At a Glance
In January 2017, Rockford, IL became the first community in the United States to end both chronic and veteran homelessness. Thanks to a system that can ensure homelessness is rare and brief, Rockford, IL has a sustainable solution to the chronic homelessness its citizens face.
In 2014, over 700 of Rockford's 147,000 residents were experiencing homelessness. When the Obama administration challenged mayors countrywide to end veteran homelessness, Rockford was one of the first cities to join.
The city then joined Built for Zero, a movement of more than 80 communities looking to end homelessness. The movement connected the city to others already using unique solutions to solve for their own homelessness, giving Rockford a solid foundation for addressing its own homelessness and reaching functional zero, indicating that a community has measurably ended homelessness for a population.
Rockford, IL used/is using real-time data, a command center, and redesigned homeless response to address this/these challenge(s).
Rockford began its journey towards functional zero by gathering real-time, person-specific data. Instead of looking at exclusively annual data for homelessness, the city opted in for By-Name Lists, which lists more specific data that includes insights on everyone experiencing homelessness by name. The city maintains a list of every person experiencing homelessness, including veterans, young adults, singles and families, giving the community a more holistic view of homelessness. Each individual that makes contact with city services is added to the appropriate list and prioritized based on assessment, giving communities the ability to better understand their position and innovate accordingly. The result was a system that, in 2015 had data on every veteran experiencing homelessness, and by 2016 had data on those experiencing chronic homelessness.
The community also worked hand in hand with key agencies, recognizing their shared goal of getting to zero homelessness. As a result, the city created a multi-agency "command center," that utilizes the real-time data and prioritization to determine homeless population eligibility for permanent housing. Using a "collective impact model," teams of agencies that would naturally interact with the population were grouped together on teams. Each team evaluated the data, and discussed each contact on the list, developing an outreach strategy if necessary. This ensured team members carried out their outreach, while permanently housing everyone on the list.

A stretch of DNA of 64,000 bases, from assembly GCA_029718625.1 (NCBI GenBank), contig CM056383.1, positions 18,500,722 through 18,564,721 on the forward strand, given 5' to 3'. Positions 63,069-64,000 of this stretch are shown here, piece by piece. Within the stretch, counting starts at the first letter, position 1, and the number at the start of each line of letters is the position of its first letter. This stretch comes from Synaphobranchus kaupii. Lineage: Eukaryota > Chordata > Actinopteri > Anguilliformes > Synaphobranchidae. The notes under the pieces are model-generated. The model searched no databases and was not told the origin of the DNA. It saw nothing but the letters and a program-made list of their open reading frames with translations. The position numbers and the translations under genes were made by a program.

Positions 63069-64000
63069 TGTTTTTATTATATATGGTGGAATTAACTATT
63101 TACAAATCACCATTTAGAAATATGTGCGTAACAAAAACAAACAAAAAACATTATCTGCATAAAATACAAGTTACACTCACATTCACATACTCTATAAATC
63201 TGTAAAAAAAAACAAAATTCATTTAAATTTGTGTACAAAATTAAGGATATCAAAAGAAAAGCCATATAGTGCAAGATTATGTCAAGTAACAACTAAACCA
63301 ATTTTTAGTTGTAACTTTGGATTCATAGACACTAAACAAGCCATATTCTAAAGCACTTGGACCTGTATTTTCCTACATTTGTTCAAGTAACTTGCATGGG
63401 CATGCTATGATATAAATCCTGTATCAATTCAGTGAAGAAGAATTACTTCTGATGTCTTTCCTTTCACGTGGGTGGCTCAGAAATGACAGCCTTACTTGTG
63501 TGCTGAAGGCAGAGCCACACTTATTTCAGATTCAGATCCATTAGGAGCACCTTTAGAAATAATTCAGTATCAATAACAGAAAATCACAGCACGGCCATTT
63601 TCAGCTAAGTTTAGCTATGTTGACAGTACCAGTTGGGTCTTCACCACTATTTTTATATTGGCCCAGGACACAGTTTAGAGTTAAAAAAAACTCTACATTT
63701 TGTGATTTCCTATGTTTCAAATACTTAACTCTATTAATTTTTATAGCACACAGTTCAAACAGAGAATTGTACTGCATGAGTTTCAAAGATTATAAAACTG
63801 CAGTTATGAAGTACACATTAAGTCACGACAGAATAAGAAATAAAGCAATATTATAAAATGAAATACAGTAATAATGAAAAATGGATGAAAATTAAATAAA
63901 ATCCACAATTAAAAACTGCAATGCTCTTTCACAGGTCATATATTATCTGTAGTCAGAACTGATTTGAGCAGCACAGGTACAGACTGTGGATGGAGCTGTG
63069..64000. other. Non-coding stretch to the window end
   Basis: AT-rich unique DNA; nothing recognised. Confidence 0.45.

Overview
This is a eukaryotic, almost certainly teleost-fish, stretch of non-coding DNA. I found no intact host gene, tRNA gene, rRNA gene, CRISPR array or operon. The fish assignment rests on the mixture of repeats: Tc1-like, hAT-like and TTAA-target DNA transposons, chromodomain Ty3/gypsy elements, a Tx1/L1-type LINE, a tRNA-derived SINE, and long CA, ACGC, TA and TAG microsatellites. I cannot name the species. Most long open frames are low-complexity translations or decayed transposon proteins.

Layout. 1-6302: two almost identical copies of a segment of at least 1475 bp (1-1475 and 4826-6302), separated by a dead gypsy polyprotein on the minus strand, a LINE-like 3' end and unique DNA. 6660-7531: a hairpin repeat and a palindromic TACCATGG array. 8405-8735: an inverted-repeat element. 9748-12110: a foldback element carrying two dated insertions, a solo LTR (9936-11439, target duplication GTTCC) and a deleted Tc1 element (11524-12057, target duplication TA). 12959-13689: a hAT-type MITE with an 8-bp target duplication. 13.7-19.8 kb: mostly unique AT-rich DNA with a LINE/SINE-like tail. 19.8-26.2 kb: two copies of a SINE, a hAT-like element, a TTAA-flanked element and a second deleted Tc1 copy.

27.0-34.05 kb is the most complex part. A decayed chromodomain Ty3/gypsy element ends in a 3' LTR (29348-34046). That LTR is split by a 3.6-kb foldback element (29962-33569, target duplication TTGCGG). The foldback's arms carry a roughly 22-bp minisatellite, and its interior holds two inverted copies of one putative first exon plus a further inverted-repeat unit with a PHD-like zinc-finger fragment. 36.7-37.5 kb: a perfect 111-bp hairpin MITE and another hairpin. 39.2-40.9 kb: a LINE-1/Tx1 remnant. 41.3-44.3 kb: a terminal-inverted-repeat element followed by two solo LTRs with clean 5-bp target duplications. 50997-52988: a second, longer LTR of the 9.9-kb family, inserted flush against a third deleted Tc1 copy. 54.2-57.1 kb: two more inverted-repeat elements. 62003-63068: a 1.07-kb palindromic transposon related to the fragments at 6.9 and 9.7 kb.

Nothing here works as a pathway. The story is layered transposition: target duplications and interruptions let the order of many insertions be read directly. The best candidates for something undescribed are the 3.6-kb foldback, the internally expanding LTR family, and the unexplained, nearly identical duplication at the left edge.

Armed with data, the community implemented a homeless hotline, a single point of physical entry, and street outreach entry to provide assessment and enrollment into coordinated intake. Assessment staff can now provide necessary prevention and referrals to prioritize who in the community would receive housing first. Collaboration with emergency shelters, grant per diem providers, and transitional housing facilitated this system.
- In 2015, the city reached functional zero for veteran homelessness and did the same for chronic homelessness in 2017.
- Real-time data allowed agencies/the city to develop a profile for each homeless individual, and better inform command center strategy.
- Cross agency collaboration allowed agencies to better see how all the pieces in the community fit together, emphasizing how their shared goal would be best reached together.
- The command center has sustained clear, constant communication with the homeless population to properly prioritize individuals for permanent housing.
A unique part of this project is the hands-on involvement of the town's mayors. Mayor Larry Morrissey publicly committed to ending veteran homelessness, pushing the community to set targets and measure project each week. His successor, Mayor Tom McNamara, has done the same to ensure the project's sustainability.
Who Should Consider?
Communities looking to address homelessness with real-time, accurate data and cross-agency collaboration.